Funny food stories…some humor for a Monday

What do you blog about when you have nothing to blog about?


I thought I’d share a few funny stories involving food.

The tamale tale

My sister-in-law, a respiratory therapist, had worked in Saudia Arabia, where she met and married a British guy. She brought him home to the US–California–for the holidays one year. “Keith” was having a beer and playing pool at a little bar near the in-laws’ house when a woman came in selling homemade tamales. Tamales are a Mexican tradition at Christmastime. Keith had never had tamales. I don’t think he even knew what they were, but he bought some. He took them to the house and steamed them, the way woman had instructed. He’d eaten two of them, before a family member noticed and told him he needed to remove the corn husk!

Dinner with the parents

My mother-in-law saves everything. If anything has any possible use, she will not throw it away. No speck of food is too small to save. Her fridge is jam-packed and full of surprises. She’ll have ham in a margarine container marked mashed potatoes. You never know what you’re going to get.

When my husband was dating his ex-wife (Janice), the first time he brought her home for dinner with the parents, my MIL had made a salad. Everyone sat down at the table, and they passed around a mason jar of salad dressing. Janice poured dressing on her salad, and quietly began to eat.

The dressing got to my husband’s older sister. After putting it on her salad, she took a bite and spit it out at the table. “That’s pancake batter!”

A ‘special’ breakfast

My grandmother who grew up poor wouldn’t waste food either. I can’t tell you how many times I heard, “It’s a sin to waste food!”

Once morning she decided to have Grape Nuts cereal for breakfast. She said it tasted terrible, like “rotten milk.” She kept adding more and more milk and sugar trying to make it palatable, but after eating half a bowl, she couldn’t stand it anymore. She threw it outside for the birds to eat. When she went to get a different box of cereal, she found Grape Nuts in the cupboard. She looked at the box of what she had been eating and it was….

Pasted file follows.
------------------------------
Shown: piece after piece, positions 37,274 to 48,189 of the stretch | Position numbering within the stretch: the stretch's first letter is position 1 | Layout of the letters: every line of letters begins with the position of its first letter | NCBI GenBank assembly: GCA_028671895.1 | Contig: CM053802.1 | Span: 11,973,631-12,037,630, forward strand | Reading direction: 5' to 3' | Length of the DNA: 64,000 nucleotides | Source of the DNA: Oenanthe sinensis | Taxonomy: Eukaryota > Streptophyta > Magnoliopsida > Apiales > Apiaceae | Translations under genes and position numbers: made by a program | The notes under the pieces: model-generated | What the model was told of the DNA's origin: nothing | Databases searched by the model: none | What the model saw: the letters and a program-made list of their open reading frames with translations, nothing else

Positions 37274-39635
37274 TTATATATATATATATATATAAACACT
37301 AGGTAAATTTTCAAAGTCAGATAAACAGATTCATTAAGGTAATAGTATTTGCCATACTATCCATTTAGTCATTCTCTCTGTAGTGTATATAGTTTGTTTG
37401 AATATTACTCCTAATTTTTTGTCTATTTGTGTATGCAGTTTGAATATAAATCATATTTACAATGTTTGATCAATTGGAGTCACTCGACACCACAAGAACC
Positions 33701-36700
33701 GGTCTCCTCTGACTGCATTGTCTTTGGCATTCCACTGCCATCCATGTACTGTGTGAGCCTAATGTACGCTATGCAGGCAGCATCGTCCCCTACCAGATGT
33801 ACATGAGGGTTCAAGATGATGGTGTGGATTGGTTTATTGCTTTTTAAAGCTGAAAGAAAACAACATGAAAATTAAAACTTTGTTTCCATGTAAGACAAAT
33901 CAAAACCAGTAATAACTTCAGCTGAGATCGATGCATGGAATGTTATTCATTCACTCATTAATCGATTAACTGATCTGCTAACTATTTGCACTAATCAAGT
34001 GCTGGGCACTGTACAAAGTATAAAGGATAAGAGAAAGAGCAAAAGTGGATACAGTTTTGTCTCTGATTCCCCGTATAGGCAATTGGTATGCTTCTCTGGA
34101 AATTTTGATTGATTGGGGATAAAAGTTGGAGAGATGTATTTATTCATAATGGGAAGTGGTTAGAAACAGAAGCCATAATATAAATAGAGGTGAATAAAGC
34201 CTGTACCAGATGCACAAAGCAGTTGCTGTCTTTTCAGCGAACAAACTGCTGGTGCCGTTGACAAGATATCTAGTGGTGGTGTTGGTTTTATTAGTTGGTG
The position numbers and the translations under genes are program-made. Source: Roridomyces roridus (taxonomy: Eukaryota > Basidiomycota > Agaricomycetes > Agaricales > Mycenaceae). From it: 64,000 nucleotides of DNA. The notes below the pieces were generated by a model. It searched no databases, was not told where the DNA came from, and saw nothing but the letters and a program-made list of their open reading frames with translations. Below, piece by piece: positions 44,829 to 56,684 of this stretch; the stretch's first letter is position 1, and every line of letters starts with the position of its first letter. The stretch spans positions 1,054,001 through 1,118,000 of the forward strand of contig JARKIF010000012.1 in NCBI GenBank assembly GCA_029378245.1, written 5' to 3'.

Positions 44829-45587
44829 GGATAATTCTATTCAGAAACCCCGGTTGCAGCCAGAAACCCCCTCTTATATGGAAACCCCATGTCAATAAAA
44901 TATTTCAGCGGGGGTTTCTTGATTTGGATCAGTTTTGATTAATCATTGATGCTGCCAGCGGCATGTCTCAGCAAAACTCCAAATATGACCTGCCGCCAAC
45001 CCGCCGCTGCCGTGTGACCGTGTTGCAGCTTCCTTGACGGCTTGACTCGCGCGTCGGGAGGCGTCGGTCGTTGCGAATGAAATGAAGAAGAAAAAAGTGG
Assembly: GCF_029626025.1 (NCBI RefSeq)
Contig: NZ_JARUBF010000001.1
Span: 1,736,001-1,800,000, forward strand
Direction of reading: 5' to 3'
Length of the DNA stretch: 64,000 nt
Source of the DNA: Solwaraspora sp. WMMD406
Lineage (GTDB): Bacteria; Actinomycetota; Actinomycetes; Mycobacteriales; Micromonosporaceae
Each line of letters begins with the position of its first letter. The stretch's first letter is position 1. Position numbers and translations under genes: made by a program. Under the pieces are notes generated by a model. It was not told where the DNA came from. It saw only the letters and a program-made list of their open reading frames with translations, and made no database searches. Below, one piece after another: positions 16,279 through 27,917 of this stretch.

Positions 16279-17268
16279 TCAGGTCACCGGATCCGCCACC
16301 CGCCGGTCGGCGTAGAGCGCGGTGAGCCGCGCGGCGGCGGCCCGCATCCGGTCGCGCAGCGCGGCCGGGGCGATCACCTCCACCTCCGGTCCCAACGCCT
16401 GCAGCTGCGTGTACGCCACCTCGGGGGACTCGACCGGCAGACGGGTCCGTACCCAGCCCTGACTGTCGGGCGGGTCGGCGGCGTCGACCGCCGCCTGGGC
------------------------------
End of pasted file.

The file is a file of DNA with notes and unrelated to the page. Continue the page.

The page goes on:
Special Dinners for Cats.

I later told her the picture of the cat on the box should have been a clue.

Oh the horror…

Mold grosses me out. I dislike mold the way some people hate snakes. The only way to remove moldy fruit is with tongs and an extended arm.

I was a teenager, maybe 15 or 16, and my mom was gone somewhere. It was dinnertime, so I made some pasta, heated up some jar sauce, and toasted some garlic bread. Later, my mom came home.

“Did you eat?” she asked.


“What did you have?”

“Spaghetti and garlic bread.”

“Where did you get the bread?”

“The loaf that was on the kitchen table.”

“Oh, that was going mildew.”

Oh. my. god. I think it was a year before I could bring myself to eat that kind of bread again.

* * *

¬†Leave a comment–maybe share your funny food story–and I’ll email you the best sweet potato recipe in the entire world. Everybody who has ever tried this recipe has loved it–including my husband who isn’t a big sweet potato fan. After 20+ years of marriage, he finally tried them, and now loves them too! Thanksgiving isn’t that far off, and this recipe will be big hit. (Be sure to leave your email as you sign in or post it in the comment box).

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14 Responses to Funny food stories…some humor for a Monday

  1. Oh, the pancake batter story….blech.

    I love to bake and I’m pretty good at it. Nothing fancy and I won’t be appearing on any reality shows, but the usual cookies, brownies, banana bread. Last fall I made a batch of banana bread and it was hideous. I could not get it baked all the way through and when I finally took it out of the oven, it was like a hard crust with wallpaper paste inside. I went back over the recipe and realized that I’d left out the baking soda (or maybe baking powder, one of those two). All these years, I’d wondered if just a teaspoon of that stuff in a big bowl of batter mattered…it does.

    • Cara Bristol says:

      Amazing how some stuff really matters in cooking and other stuff doesn’t. I once made blueberry bread in my bread maker. I thought, well, I really like blueberries, so I’ll add extra. Blueberries have a lot of sugar. Sugar feeds the yeast. My bread blew up like a balloon! I opened the bread maker, and the bread was stuck to the lid.

  2. Hattie Loggins says: